Tuesday, July 30, 2013

Task Force Recommends Insurers Cover Regular Lung Screenings For Smokers

Posted By on Tue, Jul 30, 2013 at 9:29 AM

Federal health advisers are clearing the way for a new rule that would require insurers to cover annual scans for lung cancer among the nation's most vulnerable population for lung ailments: smokers.

The U.S. Preventive Services Task Force is leaning toward a proposal that would have insurers cover CT scans for people ages 55-79 who have smoked a pack of cigarettes a day for 30 years, or the equivalent, such as two packs for 15 years.

"The evidence shows we can prevent a substantial number of lung cancer deaths by screening," said Dr. Michael LeFevre, a task force leader.

The American Cancer Society says nearly 90 percent of people who get lung cancer die from it, primarily because it's found too late for treatment. Nearly 85 percent of lung cancer in the U.S. are attributable to smoke and about 37 percent of U.S. adults are current or former smokers.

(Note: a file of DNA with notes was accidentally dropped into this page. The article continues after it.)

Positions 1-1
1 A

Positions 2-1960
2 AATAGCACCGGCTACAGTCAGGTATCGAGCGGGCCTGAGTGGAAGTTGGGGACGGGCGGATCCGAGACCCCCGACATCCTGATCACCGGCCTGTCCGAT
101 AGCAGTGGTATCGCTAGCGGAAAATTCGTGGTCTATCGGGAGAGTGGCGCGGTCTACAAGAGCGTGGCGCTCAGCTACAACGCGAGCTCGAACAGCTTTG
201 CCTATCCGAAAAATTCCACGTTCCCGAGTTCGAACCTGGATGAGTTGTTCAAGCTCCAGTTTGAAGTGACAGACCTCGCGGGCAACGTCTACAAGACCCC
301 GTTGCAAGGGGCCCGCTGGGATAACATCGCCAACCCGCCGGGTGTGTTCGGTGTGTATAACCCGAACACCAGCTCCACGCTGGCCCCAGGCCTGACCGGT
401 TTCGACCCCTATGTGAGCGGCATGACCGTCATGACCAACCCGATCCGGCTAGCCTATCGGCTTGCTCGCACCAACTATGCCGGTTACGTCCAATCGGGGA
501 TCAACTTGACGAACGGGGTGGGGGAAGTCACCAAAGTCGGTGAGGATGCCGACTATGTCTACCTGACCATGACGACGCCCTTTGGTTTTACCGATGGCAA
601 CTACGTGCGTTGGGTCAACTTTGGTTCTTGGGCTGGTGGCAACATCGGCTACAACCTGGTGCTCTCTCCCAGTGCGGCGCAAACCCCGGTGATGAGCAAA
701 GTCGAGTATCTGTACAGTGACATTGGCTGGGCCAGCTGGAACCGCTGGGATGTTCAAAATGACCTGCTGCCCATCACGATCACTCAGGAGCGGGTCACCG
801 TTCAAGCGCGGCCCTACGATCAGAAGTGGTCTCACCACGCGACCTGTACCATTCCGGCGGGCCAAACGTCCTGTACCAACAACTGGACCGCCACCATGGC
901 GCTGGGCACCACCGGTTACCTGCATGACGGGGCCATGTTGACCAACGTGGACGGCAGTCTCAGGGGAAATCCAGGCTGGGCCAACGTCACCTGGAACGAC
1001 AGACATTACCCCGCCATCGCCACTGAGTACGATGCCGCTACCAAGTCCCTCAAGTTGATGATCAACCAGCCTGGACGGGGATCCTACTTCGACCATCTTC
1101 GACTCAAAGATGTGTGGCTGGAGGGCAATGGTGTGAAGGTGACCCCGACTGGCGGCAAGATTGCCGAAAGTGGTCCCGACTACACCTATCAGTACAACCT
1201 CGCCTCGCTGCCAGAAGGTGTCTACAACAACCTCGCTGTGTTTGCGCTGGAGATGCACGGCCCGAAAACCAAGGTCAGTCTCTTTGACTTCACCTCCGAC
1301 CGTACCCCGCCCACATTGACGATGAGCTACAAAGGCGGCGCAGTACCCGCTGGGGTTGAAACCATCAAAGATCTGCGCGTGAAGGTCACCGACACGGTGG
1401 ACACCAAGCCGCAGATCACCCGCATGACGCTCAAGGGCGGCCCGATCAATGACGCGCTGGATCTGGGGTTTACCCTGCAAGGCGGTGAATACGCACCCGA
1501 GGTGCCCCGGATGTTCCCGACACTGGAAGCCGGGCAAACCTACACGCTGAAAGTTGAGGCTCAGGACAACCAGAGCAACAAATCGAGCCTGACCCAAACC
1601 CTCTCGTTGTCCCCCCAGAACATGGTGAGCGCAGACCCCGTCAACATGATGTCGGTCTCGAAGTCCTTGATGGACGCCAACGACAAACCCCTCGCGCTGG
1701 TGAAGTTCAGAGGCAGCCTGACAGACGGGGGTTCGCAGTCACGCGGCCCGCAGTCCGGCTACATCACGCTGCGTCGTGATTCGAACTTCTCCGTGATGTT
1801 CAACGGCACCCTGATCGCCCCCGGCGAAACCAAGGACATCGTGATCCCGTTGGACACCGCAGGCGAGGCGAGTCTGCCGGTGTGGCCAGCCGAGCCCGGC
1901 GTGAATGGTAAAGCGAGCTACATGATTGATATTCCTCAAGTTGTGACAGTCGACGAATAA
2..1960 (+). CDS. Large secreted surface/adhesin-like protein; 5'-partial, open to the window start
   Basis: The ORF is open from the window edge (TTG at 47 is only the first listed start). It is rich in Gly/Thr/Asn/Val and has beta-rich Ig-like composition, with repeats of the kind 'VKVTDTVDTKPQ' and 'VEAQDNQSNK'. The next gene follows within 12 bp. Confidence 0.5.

The task force estimates that 10 million Americans would meet the criteria for regular screenings for lung cancer.

The scans cost $100-$400 and are not usually covered by Medicare or private insurers. But under the proposed rule, cancer screenings recommended by the task force would be covered with no copay.

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